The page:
The Spirit being of flowering plants and trees. Synonyms for Fairy include 'White dwarf' or Light Alf – Liosalfa.
At one time if these spirits were ‘seen’ they did not have the appearance that we attribute them with today.
But it is noticeable that the imagery we have created – the wings and the frail etheric bodies, is now fed back to us as a Template if we have visions of these beings. Thus if we eat the fruit of a flowering plant, for example, and have a dream, we may well see the very images of the plant that man has created.
The origin of the word fairy is not definitively known. Thomas Keightley believed the word probably derived from the Persian /Arabic word Peri pronounced Feri, but as the word fairy or fee is primarily used in the French and English languages it could be French or Latin in origin. There is a Latin word fatum or fatis, there is also the old French word faer, feer ‘to enchant’ hence an ‘enchantress’ – faerie or feerie.
The word faerie was initially used to describe the ‘land of the fays’ – the land of the enchanted ones – which is a good description for the spirit world to which one is catapulted when one consumes a hallucinogenic or similar plant. In Italy, the word used was Fata and it is Fada in Spain; Feen or Feiner in Germany.
Enric Morera, for example, wrote an Opera called La Fada in 1897.
It is Feroher in Ancient Persian – but Feroher covered a whole range of Spirital Beings not just those related to plants.
Fairies are not always the jolly, pretty flighty little fairies of the Cecily Mary Barker books. Many of the fairies are ‘male’ [I use the term loosely], a number of them are not all that pleasant at all and occasionally they can be downright nasty, particularly if they feel they have been contacted by an ignoramus who has only taken the plant for a joy ride and not for edification. They can be hugely dismissive and scornful of the ignorant and quite often give the user a terribly painful lesson.
But there are also flower fairies that are seen in non drug induced visions, or by people who are far more aware of the spiritual implications, seen via the Bridge of pollen, and often in dreams, that seem more benign and gentle.
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- Barker, Cicely Mary - The Coltsfoot Fairy
- Barker, Cicely Mary - The Daisy Fairy
- Barker, Cicely Mary - The Harebell Fairy
- Barker, Cicely Mary - The Michaelmas Daisy Fairy
- Barker, Cicely Mary - The Snail
- Barker, Cicely Mary - The Winter Aconite Fairy
- Barker, Cicely Mary - Where are the fairies, Where can we find them
- Blake, William - So sang a Fairy mocking as he sat on a streaked Tulip
- Brittany - Corrigans, Lutins, Nains and Follets
- Brittany - Isle de Sein and the Realm of the Dead
- Calf Hey Well, Briercliffe Lancashire 002299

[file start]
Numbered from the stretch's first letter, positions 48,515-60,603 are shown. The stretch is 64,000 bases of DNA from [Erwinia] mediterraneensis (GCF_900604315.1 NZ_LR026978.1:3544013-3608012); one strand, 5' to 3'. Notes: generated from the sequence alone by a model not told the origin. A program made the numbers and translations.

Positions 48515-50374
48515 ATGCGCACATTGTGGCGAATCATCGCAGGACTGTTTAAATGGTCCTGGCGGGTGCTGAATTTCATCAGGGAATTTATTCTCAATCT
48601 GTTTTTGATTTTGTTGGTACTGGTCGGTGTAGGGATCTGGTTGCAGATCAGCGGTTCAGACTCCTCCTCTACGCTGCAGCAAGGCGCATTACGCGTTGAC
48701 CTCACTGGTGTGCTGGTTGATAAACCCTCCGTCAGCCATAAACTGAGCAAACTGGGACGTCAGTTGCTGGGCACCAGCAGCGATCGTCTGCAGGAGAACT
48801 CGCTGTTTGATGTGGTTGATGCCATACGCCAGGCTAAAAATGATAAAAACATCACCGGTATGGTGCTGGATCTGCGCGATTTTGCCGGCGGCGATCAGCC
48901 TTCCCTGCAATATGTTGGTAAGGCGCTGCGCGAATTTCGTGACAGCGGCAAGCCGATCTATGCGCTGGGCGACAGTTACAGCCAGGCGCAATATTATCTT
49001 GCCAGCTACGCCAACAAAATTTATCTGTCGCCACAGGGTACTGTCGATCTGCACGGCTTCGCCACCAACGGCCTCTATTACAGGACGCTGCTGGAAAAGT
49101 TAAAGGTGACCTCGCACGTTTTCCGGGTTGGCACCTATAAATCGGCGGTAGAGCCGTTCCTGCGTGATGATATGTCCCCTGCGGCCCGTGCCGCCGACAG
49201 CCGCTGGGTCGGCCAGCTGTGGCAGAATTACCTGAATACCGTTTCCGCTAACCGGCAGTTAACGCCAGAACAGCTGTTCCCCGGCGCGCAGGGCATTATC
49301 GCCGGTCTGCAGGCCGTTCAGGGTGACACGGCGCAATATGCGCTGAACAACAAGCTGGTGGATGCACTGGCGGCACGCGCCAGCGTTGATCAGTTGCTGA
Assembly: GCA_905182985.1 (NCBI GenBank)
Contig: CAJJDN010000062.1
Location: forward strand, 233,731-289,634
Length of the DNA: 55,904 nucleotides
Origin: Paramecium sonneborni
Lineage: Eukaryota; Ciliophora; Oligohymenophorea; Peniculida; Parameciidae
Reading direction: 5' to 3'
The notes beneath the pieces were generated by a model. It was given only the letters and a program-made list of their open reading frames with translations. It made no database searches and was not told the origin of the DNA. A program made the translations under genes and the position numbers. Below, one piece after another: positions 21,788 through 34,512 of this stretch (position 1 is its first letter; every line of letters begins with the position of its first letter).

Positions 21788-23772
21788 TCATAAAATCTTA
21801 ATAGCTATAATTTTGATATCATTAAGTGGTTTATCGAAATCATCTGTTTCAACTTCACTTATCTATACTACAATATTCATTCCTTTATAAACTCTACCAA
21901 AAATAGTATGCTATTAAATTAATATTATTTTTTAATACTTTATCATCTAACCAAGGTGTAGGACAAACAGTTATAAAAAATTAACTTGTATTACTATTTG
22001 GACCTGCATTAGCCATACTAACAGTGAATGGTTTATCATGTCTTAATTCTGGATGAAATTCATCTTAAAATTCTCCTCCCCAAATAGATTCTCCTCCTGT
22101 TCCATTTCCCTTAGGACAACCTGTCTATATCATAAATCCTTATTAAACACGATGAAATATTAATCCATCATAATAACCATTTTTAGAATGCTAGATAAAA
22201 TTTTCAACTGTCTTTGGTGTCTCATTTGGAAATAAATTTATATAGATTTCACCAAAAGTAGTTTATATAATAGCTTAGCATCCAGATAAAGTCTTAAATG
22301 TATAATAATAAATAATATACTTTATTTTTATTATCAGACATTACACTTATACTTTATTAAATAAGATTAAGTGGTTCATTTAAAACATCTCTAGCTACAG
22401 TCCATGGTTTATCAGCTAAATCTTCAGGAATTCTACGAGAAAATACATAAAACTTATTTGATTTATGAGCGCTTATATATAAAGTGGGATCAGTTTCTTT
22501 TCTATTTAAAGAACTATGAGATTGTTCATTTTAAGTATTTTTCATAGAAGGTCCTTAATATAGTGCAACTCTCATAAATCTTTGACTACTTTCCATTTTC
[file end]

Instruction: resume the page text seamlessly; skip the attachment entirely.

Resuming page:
- Charles Fort -– Finds of Miniature tools
- Dadd, Richard - Come unto these yellow sands
- Dadd, Richard - Le Sommeil de Titania
- Dadd, Richard - The Fairy Feller's Master Stroke [detail]
- Dadd, Richard - The Fairy feller’s master-stroke
- Dickinson, Emily - Ideals are the fairy oil
- Eddie Mooney digs up fairy ring
- Emerson, Ralph Waldo and Magritte, Rene
- Evans-Wentz, W Y - Alchemical and Mystical Theory 
- Evans-Wentz, W Y - The Fairy Faith in Celtic countries - The testimony of Mrs X
- Fairy hill with treasure
- Flying ointment
- Frost, Robert - When I was young, we dwelt in a vale
- Gambier Bolton, Robert – The Conditions needed to obtain a materialisation – 07 Do not use hypnosis, it results in materialisations that are conjured entirely from the perceptions of the sitters or sensitive
- Gautier, Theophile - The portrait from life of an elf
- Hood, Thomas - The Fairy's advocate - For these are kindly ministers of nature
- Hood, Thomas - The Fairy's advocate - With figs and plums and Persian dates they fed me
- Isle of Man - A fleet of fairy boats each side of the rock
- Isle of Man - Evidence from a Member of the House of Keys
- Isle of Man - Testimony from a former Grand Master
- Isle of Man - The Testimony of George Gelling, of Ballasalla
- Isle of Man - The Testimony of John Davies, herb doctor and seer
- Jefferies, Anne – The experience in her own words
- Joan of Arc - W.Y. Evans-Wentz - The trial of Joan of Arc
- Joscelyn Godwin - Celts and Scandinavians
- Juan Luis Arsuaga - The Neanderthal's Necklace - Galtxagorri
- Keightley, Thomas - Fee dancing
- Keightley, Thomas - Idyllen Volkssagen und legenden
- Keightley, Thomas - White Dwarfs
- Mallarme, Stephane - I thought I saw the fairy capped with light
- Mircea Eliade - The role of the feminine spirit helpers
- Morrells, Luce and glace fruit and ambassadors
- Mr. Hart - 1634, Wiltshire, England - Dancing elves, a paralyzed witness
- Mythology and Rites of the British druids - The gardens of the Tylwyth Teg
- Ovid - Metamorphoses - The Giant's War 2
- Scotland, Arran - Donald Macalastair flies with the fairies
- Scotland, Barra - John MacNeill's testimony
- Scotland, Barra - The Testimony of Donald McKinnon
- Scotland, Harris - The Testimonies of Ann Macneil & Angus Macleod
- Seeing nymphs by the sea shore
- Shakespeare, William - Merry wives of Windsor
- Steiner, Rudolf - Nature spirits - Lunar Pitris
- Thomas Keightley - The Fairy Mythology - Gitto Bach
- Thomas Keightley - The Fairy Mythology - The Brownie
- Thomas Keightley - World Guide to Fairies - The spirit beings in hills
- Thorlacius - Noget Om Thor og Hans Hammer
- Toluene hallucinations
- W.Y. Evans-Wentz - The Fairy-Faith in Celtic Countries - The Druids
- Wikipedia - Fairy ring folklore